Today the funeral will take place of a 19-year-old soldier who committed suicide just weeks before he was due to begin his first tour of duty in Iraq. As he lay dying from a paracetamol overdose, Jason Chelsea told his mother that he could not face the prospect of killing young suicide bombers. Apparently, his officers had told him in training that he could have to shoot children as young as two carrying bombs.
This seems an unlikely scenario. Depraved as the situation has become in Iraq, there have been no reports of insurgents employing such tactics. Perhaps this was an attempt by senior officers to toughen their new recruits mentally.
Yet regardless of this, the suicide of this young man is another example of the enormous strain the traumatic operation in Iraq is putting on our armed services. Private Chelsea has not been the only soldier driven to take his own life by the situation in Iraq. A military policeman, Ken Masters, hanged himself in Basra in October last year. And Captain Masters was not a callow youth, but a soldier with 15 years' experience in the forces, driven to desperation by his job investigating allegations of abuse against British troops. Other examples of institutional strain are not hard to detect. Large numbers of soldiers are quitting the forces, many going absent without leave.
We must recognise that this is no ordinary war. Our troops are nominally in Iraq at the invitation of the Iraqi government. But the country is fast falling apart. British soldiers are caught in the middle of a maelstrom of sectarian violence that they are powerless to influence. They have no partner in the Iraqi security forces, which have been infiltrated by religious militias. Our troops find themselves shelled in their compounds by an unseen enemy. When they venture out they are blown up by roadside bombs. It is an impossible situation - and one guaranteed to sap morale. But terrible as the toll has been on our armed forces, the toll on the Iraqi people has been far greater. Yesterday 14 Iraqis were killed in yet more bombings and shootings. Thousands are dying every month, some 3,500 in July alone.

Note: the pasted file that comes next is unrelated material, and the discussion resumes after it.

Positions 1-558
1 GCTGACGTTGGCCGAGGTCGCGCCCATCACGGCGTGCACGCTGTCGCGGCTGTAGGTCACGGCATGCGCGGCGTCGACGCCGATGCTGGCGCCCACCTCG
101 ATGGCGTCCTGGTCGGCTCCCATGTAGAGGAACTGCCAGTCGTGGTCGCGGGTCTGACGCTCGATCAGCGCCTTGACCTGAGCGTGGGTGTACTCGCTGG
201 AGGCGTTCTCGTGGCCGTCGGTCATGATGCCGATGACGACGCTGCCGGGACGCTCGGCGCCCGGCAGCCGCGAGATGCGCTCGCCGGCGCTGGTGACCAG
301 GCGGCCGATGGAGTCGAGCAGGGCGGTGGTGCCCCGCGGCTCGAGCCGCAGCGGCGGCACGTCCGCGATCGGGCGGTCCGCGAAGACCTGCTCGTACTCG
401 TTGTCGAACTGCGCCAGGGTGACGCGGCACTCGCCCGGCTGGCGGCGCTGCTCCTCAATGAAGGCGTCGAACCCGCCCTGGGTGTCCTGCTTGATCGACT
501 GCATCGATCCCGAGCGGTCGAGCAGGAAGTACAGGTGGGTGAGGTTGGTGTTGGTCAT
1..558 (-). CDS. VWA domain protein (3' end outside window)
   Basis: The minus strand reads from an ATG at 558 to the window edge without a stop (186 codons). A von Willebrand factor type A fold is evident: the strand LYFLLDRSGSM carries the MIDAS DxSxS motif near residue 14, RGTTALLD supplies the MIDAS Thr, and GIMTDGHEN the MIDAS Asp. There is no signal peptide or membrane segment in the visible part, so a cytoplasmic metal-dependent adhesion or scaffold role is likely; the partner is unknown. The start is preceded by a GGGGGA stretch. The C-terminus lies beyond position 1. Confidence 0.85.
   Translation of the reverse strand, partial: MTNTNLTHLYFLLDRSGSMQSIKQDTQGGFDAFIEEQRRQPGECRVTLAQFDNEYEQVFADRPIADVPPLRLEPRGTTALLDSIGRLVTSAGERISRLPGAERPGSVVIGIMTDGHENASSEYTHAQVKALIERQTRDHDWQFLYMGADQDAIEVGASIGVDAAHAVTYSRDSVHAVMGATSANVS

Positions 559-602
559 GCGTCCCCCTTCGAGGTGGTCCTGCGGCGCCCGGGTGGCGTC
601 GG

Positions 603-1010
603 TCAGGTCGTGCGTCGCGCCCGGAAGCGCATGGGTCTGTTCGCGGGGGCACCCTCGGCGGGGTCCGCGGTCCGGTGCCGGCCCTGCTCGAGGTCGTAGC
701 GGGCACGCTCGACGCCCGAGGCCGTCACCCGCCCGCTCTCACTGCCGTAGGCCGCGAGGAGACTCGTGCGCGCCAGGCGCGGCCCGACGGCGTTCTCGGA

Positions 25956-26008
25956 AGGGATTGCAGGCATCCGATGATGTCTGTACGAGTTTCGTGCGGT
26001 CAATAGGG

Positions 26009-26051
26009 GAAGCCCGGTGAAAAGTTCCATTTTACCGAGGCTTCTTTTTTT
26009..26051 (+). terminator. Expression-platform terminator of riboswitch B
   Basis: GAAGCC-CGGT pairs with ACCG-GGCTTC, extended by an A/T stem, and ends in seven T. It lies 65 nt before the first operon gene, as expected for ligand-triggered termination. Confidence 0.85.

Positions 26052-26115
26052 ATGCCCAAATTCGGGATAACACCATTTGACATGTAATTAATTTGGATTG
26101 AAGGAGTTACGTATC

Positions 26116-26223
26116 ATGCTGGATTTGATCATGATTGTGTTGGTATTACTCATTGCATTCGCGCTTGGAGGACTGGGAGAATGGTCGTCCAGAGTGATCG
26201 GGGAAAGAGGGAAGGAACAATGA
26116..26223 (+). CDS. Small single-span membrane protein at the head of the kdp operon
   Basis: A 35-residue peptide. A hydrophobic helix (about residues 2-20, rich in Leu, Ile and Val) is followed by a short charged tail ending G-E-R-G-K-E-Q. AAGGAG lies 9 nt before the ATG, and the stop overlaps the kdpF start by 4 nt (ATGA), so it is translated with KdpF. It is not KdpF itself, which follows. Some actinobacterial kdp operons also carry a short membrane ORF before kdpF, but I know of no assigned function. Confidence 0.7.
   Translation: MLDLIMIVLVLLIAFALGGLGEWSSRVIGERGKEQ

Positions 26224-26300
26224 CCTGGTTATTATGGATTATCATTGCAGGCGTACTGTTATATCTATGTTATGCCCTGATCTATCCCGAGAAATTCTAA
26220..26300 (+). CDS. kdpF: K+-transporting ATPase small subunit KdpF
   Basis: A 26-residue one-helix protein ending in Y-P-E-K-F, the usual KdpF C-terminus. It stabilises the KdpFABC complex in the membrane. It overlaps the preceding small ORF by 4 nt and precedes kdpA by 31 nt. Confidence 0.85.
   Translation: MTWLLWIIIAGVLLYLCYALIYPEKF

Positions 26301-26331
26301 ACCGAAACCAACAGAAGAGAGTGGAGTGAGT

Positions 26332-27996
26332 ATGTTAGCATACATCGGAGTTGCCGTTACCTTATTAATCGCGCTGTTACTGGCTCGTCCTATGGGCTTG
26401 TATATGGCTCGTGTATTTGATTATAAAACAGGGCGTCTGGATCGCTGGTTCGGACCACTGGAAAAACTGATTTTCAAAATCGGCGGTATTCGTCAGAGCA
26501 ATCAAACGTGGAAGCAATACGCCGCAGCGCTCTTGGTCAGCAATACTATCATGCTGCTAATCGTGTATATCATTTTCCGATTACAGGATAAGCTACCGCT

This week a senior British commander suggested that a British troop pullout could begin next year, although there has been no official confirmation. But whether a withdrawal would be militarily or morally justified or not, it is hard to imagine that many British soldiers serving in Iraq are hoping that they will be asked to stay longer in a country descending ever further into bloodshed and chaos. This is a conflict for which the army long ago lost any enthusiasm.Reuse content